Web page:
- Archaeologists have discovered giant hand axes from the Ice Age in England, the purpose of which mystifies scientists due to their large size.
- The hand axes were found alongside 800 artifacts at an excavation site in the Medway Valley, thought to date back to the Middle Pleistocene age.
- The site offers researchers an exciting opportunity to answer questions about early human behaviors, despite current uncertainty about why such large tools were being made or which species of early human were creating them.
In a recent discovery that has archaeologists scratching their heads, giant hand axes dating back to the Ice Age have been unearthed in England.
These artifacts, estimated to be 300,000 years old, have left scientists fascinated and puzzled due to their sheer size and uncertain usage.
These ancient tools were discovered by researchers from University College London in the Medway Valley in southeastern England.
The excavation site at Manor Farm, which commenced in 2021, yielded these axes along with other artifacts among the Ice Age sediments of an ancient river channel.
All told, 800 artifacts were found buried on a hillside in Frindsbury, Kent, presumably from the Middle Pleistocene age.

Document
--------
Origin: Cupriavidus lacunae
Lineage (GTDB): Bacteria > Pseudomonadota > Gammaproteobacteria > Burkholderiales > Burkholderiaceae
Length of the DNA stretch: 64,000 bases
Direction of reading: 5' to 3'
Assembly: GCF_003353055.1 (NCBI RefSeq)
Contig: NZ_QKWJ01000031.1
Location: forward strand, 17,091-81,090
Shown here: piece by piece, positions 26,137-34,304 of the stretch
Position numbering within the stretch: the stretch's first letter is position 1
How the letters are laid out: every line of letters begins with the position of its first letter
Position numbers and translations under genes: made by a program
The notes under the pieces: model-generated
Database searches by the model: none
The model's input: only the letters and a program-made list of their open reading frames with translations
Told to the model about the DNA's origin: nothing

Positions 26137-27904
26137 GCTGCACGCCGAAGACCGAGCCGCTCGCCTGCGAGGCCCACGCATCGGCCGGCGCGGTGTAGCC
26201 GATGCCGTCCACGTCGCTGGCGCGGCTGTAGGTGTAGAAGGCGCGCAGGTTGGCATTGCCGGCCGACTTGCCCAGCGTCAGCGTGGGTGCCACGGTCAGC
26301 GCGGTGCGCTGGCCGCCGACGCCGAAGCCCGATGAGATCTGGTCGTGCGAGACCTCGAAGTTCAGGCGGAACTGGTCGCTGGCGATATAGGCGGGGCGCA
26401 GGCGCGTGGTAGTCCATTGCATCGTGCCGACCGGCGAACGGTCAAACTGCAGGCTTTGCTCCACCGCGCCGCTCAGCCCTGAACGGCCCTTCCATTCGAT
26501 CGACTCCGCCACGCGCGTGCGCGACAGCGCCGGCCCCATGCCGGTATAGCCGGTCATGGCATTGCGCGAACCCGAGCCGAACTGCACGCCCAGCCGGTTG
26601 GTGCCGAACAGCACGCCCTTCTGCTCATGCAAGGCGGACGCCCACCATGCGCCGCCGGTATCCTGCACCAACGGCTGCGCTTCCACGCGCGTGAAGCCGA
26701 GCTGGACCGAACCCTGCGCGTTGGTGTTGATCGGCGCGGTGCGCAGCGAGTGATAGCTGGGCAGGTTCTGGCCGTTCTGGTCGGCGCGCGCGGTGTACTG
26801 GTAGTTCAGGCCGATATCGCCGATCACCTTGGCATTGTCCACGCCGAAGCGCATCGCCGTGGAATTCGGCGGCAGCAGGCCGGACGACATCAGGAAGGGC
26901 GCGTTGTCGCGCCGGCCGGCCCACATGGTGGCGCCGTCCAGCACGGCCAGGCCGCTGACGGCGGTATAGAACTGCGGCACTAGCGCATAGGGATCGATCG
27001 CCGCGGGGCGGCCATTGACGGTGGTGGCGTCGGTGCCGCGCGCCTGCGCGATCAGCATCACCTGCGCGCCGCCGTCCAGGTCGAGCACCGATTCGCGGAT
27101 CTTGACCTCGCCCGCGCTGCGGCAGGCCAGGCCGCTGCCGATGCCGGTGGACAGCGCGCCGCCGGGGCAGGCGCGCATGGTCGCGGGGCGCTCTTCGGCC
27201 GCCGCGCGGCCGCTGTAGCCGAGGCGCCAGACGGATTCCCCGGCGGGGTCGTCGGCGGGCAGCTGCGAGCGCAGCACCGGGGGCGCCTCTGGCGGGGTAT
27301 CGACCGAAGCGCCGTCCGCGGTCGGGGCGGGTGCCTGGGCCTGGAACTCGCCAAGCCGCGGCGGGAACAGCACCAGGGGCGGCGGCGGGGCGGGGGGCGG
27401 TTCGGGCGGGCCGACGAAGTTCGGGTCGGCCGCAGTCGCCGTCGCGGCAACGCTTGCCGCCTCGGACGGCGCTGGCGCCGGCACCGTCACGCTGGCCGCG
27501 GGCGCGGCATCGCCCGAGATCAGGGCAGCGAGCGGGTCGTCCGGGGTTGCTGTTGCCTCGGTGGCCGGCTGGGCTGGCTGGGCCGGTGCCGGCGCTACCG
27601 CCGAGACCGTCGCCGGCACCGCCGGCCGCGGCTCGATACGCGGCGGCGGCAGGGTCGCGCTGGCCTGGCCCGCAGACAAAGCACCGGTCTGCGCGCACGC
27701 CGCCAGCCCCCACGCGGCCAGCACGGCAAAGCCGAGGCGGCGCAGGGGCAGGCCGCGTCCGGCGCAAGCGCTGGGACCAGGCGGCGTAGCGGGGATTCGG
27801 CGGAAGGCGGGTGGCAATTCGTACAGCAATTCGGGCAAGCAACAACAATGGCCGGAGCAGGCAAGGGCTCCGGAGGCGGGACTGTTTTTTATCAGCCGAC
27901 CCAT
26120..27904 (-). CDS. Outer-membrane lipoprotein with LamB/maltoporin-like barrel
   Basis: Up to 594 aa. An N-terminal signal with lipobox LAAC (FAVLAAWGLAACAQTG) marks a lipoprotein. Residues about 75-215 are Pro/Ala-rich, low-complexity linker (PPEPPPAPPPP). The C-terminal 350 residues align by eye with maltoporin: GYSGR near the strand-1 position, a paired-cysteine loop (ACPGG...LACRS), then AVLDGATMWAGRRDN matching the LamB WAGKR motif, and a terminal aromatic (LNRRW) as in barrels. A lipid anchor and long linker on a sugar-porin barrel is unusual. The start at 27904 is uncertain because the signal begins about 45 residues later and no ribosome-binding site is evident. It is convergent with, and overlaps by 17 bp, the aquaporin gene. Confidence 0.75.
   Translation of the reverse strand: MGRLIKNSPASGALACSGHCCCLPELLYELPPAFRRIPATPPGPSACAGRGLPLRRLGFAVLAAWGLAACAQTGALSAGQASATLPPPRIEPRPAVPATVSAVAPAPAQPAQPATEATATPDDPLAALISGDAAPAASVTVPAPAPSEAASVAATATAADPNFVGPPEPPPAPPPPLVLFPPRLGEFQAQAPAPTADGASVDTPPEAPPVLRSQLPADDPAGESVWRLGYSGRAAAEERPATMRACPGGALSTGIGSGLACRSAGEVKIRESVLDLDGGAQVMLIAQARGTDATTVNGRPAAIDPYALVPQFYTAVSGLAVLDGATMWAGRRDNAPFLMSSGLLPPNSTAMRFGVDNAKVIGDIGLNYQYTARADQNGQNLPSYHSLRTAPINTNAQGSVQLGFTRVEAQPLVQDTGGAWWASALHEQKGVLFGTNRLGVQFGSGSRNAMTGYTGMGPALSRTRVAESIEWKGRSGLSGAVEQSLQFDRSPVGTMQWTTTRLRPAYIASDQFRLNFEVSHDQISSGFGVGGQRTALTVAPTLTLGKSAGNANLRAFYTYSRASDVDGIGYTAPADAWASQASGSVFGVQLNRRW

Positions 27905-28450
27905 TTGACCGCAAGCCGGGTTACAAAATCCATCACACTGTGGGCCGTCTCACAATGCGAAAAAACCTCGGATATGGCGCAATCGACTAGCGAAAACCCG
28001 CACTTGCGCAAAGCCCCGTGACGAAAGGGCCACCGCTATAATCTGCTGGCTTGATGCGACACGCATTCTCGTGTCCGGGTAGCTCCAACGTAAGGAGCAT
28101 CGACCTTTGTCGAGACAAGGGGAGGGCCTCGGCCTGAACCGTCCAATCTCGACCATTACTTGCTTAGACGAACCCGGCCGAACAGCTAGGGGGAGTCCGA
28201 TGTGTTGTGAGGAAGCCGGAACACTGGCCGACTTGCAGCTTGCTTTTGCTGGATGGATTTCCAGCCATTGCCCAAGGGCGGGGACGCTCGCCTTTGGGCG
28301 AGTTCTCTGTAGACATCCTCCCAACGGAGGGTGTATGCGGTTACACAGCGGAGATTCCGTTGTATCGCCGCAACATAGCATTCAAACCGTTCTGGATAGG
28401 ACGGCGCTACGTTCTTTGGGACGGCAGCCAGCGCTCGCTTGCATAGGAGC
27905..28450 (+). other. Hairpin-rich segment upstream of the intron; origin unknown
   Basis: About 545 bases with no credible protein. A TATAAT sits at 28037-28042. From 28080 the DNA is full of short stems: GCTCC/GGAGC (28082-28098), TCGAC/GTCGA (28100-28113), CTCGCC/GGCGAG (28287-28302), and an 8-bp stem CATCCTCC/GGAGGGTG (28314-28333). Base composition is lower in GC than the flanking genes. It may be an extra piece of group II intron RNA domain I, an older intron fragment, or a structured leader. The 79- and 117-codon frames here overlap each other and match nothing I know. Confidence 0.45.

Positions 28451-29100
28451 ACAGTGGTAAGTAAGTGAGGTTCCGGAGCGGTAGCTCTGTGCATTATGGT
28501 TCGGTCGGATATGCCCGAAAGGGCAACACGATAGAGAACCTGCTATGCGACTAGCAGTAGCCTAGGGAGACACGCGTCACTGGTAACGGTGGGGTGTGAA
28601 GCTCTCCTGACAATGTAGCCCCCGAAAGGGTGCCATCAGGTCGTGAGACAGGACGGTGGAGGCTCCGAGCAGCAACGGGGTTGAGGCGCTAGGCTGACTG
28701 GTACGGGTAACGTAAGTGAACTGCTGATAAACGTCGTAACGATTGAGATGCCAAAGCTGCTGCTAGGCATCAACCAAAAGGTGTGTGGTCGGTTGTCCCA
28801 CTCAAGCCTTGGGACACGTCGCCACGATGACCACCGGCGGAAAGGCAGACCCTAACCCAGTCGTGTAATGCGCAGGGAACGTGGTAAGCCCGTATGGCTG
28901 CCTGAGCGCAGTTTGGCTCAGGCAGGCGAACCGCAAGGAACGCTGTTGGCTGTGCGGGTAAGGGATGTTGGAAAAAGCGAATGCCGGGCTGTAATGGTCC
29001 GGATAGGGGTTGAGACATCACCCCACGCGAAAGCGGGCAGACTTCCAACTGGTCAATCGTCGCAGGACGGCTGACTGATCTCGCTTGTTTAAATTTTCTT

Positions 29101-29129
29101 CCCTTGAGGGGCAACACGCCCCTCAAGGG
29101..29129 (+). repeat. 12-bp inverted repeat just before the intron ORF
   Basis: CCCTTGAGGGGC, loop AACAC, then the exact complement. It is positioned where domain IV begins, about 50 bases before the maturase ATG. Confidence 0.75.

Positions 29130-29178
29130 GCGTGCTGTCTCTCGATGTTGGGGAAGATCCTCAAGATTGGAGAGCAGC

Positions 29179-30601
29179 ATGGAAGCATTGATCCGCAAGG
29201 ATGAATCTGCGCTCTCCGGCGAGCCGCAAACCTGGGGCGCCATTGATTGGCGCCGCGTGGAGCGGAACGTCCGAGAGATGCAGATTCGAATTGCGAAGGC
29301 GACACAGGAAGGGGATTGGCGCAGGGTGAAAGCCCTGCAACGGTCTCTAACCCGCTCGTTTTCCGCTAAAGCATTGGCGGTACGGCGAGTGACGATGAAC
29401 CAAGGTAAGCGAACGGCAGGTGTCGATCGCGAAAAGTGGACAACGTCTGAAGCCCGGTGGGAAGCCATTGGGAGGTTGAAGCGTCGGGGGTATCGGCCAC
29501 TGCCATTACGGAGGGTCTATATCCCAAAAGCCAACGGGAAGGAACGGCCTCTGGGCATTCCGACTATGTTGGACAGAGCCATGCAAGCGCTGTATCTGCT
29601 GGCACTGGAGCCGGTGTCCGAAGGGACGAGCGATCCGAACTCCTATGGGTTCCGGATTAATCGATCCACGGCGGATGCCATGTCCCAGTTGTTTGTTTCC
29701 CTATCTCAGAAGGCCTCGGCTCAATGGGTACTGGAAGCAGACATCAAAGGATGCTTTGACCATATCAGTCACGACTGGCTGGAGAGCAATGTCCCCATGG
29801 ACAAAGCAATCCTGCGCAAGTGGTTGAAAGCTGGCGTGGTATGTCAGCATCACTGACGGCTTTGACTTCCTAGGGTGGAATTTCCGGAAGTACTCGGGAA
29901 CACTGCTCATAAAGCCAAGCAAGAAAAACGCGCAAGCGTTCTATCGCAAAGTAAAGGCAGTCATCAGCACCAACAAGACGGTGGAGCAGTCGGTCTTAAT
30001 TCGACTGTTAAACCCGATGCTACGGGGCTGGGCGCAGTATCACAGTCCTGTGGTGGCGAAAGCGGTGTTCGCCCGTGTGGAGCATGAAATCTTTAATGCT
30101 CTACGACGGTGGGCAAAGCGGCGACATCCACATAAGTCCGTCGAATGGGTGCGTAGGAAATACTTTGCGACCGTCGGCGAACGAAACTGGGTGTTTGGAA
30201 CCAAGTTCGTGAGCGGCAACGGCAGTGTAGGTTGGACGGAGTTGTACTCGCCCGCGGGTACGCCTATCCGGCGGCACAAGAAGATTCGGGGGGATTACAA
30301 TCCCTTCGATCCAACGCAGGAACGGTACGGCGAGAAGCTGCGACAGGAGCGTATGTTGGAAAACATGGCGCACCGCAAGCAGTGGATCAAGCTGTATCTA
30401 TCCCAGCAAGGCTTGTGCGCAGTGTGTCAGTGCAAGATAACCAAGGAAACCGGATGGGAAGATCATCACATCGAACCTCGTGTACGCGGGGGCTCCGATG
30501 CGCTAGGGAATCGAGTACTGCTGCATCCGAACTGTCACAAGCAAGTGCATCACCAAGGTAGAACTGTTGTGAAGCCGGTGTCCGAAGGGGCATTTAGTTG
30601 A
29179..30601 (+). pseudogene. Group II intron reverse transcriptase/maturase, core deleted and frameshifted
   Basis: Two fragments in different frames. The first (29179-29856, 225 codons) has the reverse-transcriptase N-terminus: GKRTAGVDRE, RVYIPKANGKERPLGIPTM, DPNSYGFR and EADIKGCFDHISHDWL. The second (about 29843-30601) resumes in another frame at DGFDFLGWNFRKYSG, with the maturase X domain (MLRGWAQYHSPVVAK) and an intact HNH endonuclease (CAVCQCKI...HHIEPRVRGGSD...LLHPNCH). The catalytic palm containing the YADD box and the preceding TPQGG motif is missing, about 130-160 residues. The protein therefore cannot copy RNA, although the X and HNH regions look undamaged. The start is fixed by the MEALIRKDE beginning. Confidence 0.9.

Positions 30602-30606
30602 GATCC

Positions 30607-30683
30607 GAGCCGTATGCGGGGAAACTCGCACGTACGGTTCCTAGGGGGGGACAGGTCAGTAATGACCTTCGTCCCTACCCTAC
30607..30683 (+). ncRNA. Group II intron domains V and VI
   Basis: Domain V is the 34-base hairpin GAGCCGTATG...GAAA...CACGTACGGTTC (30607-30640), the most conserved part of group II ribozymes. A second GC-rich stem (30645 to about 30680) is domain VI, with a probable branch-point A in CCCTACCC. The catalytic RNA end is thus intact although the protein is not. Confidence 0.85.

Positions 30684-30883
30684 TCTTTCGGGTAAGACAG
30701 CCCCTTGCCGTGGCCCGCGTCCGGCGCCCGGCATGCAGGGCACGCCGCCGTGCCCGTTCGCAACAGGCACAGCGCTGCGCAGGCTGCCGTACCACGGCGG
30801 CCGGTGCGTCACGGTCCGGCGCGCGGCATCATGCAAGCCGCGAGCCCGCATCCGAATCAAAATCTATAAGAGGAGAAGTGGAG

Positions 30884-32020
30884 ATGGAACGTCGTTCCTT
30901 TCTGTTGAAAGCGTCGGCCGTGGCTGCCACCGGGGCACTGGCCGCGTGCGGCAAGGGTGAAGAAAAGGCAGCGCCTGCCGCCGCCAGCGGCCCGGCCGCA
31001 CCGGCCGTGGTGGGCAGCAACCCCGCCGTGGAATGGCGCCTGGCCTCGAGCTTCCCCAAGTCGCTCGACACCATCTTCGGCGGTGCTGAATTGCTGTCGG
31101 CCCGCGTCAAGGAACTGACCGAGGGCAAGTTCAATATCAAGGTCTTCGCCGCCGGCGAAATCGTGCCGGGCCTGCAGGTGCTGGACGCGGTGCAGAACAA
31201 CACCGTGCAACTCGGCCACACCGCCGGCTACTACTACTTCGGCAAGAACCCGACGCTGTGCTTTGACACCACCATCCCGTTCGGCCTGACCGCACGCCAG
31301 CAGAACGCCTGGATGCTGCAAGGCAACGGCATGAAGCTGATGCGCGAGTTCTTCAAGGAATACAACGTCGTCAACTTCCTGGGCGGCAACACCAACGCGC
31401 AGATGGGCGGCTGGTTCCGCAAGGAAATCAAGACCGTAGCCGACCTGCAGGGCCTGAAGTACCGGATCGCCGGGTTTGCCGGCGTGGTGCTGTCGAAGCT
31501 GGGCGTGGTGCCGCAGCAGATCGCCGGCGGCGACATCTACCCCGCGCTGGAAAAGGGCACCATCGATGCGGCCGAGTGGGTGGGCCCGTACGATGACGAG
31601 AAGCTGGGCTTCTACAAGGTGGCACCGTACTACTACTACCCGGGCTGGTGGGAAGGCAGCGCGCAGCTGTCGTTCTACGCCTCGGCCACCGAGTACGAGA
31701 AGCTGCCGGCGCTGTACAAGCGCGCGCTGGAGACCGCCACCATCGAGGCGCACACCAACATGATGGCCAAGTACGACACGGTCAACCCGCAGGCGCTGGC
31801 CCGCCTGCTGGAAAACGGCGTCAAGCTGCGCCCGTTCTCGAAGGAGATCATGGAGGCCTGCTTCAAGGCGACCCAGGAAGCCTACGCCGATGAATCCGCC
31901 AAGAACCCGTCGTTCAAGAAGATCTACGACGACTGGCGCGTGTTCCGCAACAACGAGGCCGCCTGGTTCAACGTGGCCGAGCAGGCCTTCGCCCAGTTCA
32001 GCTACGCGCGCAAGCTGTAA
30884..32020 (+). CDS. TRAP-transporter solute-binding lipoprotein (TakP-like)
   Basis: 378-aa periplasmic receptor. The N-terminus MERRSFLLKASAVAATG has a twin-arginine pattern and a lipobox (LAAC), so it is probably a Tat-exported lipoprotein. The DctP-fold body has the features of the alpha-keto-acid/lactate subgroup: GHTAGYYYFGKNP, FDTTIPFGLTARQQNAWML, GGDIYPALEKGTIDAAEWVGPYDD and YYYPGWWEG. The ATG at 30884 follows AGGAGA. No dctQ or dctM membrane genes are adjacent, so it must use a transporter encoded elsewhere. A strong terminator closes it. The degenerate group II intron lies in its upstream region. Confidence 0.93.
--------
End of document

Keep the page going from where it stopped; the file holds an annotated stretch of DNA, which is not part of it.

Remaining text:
Letty Ingrey, senior archaeologist at the University College London Institute of Archeology, described the axes as “giants,” measuring over 22cm long with very thick bases.
Crafted from flint stone, one of the hand axes found holds the title of the “longest ever found in Britain.”
These behemoth tools challenge our understanding of prehistoric humans, as Ingrey explains: “These hand axes are so big it’s difficult to imagine how they could have been easily held and used… Perhaps they fulfilled a less practical or more symbolic function than other tools, a clear demonstration of strength and skill.”
While hand axes are typically seen as rudimentary cutting tools, ideal for butchering animals or chopping up meat, the enormous size of these tools poses questions about their exact purpose.
As Ingrey admits, “We’re just not sure if the size of this one meant it had another function or was used in a different way.”
Dating the artifacts to an interglacial period between 330,000 and 300,000 years ago, Ingrey suggests that they could have been crafted by early Neanderthal people, or possibly another archaic human species.
However, the lack of human fossils at the site prevents any definitive conclusions.
Despite the mysteries surrounding these giant tools, their discovery offers an intriguing opportunity to further delve into prehistoric human behaviors and their evolution over the millennia.